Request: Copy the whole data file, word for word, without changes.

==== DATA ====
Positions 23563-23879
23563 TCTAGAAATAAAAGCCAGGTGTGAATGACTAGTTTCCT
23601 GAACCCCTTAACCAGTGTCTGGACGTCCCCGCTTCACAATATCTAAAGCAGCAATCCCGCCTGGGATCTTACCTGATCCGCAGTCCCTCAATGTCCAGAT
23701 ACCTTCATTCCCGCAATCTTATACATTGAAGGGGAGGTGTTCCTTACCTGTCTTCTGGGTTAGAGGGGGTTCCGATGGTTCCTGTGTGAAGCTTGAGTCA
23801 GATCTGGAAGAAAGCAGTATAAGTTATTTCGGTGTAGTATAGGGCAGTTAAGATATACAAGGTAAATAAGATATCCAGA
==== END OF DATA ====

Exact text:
Positions 23563-23879
23563 TCTAGAAATAAAAGCCAGGTGTGAATGACTAGTTTCCT
23601 GAACCCCTTAACCAGTGTCTGGACGTCCCCGCTTCACAATATCTAAAGCAGCAATCCCGCCTGGGATCTTACCTGATCCGCAGTCCCTCAATGTCCAGAT
23701 ACCTTCATTCCCGCAATCTTATACATTGAAGGGGAGGTGTTCCTTACCTGTCTTCTGGGTTAGAGGGGGTTCCGATGGTTCCTGTGTGAAGCTTGAGTCA
23801 GATCTGGAAGAAAGCAGTATAAGTTATTTCGGTGTAGTATAGGGCAGTTAAGATATACAAGGTAAATAAGATATCCAGA